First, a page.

LFR Looks To Continue Dominance On Track Again In 2019

(Press Release from LFR) 

LFR Secures 2018 NWMT Championship as well as 2nd & 3rd in Points 

LFR Owner Rob Fuller (left) with 2018 NASCAR Whelen Modified Tour Champion Justin Bonsignore (Photo: Courtesy LFR)

Since its inception, LFR has been the backbone of championship teams in the NASCAR Whelen Modified Tour.  Dominating at the racetrack from 2015 to 2018, LFR cars have pulled into Victory Lane over 30 times on the NASCAR Modified tour alone and secured all championships in the past four years. 

This includes a dominating run by Doug Coby, winning three consecutive championships, as well as Justin Bonsignore, a NWMT veteran earning his first championship in the first year he ran in LFR equipment.  Also, in 2018, Chase Dowling commanded the inaugural Musket 250 at Loudon taking the pole and the win in the LFR house car.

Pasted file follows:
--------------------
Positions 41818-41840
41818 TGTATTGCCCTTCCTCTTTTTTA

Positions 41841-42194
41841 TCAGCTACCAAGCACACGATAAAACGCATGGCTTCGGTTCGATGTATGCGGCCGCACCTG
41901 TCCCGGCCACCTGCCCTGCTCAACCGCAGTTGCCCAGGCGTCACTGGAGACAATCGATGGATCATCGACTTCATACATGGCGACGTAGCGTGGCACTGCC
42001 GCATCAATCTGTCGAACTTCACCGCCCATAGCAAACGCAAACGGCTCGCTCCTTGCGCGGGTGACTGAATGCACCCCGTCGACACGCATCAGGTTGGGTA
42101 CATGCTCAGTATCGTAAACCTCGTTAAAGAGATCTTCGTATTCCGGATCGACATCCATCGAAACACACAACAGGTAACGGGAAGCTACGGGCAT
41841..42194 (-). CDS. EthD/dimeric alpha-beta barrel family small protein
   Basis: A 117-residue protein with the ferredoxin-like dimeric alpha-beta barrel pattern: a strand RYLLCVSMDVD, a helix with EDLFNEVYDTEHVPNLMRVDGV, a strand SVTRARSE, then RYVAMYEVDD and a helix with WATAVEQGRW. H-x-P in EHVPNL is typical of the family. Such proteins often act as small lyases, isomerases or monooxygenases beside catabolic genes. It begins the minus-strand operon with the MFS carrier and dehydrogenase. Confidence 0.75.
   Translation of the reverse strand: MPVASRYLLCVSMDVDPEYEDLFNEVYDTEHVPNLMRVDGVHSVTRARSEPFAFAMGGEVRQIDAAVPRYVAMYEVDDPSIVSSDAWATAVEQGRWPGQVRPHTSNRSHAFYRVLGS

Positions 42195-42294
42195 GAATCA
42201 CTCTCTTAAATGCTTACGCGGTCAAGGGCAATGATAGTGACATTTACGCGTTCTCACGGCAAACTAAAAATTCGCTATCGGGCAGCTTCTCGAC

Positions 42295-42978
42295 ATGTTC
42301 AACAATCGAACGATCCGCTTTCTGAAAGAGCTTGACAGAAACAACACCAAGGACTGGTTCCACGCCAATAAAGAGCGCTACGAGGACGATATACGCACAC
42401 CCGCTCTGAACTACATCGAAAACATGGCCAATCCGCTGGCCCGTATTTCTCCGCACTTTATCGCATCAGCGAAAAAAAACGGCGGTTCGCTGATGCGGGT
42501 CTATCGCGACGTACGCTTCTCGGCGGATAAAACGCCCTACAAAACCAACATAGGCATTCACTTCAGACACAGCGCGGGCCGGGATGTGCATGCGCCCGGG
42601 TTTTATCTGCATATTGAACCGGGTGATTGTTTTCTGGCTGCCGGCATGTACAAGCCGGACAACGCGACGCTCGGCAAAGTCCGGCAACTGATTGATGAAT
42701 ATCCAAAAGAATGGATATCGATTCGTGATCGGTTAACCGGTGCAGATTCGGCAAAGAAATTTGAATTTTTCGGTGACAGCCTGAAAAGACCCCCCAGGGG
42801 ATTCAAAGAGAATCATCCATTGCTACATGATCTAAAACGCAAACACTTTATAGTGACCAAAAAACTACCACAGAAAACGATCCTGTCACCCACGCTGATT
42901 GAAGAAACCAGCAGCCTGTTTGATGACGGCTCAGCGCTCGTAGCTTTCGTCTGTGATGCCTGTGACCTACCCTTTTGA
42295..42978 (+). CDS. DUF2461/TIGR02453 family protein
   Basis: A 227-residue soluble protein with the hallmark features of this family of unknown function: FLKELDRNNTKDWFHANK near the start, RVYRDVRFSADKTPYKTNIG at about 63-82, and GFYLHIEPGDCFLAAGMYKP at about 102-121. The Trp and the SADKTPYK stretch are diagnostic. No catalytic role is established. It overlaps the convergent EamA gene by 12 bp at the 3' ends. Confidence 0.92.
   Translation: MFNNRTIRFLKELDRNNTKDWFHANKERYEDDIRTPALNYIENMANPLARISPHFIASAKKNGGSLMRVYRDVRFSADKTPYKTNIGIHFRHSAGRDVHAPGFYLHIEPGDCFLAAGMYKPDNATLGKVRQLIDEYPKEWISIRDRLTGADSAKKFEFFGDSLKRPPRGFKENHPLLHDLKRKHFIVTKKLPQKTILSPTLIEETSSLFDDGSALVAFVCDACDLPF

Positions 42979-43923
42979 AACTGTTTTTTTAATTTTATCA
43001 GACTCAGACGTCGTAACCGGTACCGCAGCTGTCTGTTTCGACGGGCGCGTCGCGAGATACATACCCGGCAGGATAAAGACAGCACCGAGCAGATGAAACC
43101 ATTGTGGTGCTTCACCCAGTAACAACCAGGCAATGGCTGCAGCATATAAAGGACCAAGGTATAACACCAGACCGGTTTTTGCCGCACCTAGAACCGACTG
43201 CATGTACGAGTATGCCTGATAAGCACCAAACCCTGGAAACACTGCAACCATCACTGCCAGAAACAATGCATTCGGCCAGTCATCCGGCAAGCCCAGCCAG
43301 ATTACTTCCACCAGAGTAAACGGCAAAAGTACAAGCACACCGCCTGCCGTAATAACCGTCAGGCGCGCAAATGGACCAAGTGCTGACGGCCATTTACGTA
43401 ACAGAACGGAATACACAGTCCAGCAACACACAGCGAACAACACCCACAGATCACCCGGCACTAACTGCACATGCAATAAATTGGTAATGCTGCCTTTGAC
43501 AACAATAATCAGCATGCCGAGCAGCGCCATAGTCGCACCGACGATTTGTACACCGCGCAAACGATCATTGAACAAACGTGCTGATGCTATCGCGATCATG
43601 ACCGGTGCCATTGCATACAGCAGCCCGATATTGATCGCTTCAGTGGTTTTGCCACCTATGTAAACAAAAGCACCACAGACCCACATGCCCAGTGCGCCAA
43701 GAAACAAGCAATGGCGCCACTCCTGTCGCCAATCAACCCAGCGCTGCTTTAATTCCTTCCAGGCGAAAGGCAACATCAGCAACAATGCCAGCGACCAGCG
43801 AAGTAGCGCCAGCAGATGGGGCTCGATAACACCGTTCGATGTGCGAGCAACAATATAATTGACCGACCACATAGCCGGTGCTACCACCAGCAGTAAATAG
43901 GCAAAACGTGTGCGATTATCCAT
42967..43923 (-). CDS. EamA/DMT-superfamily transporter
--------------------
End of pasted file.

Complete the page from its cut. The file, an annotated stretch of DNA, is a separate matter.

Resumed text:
“That is so important in this business,” explained Fuller. “You have to keep a house car on the track not only to stay up on the ever-changing dynamic of the sport, but to also show customers you know and understand your product. Very few chassis companies can provide the level of customer support that LFR can, simply because their customers are more educated on their product than they are. We have a great handle on the shocks and spring packages required to obtain and maintain a specific load at a specific track. It was too much on us as a company to chase points and keep the LFR brand headed in the right direction with development, as well as servicing customers. There were weeks we wouldn’t unload our car for days simply because the customers came first and that’s just not the right way to do it, so we won’t do it at all.”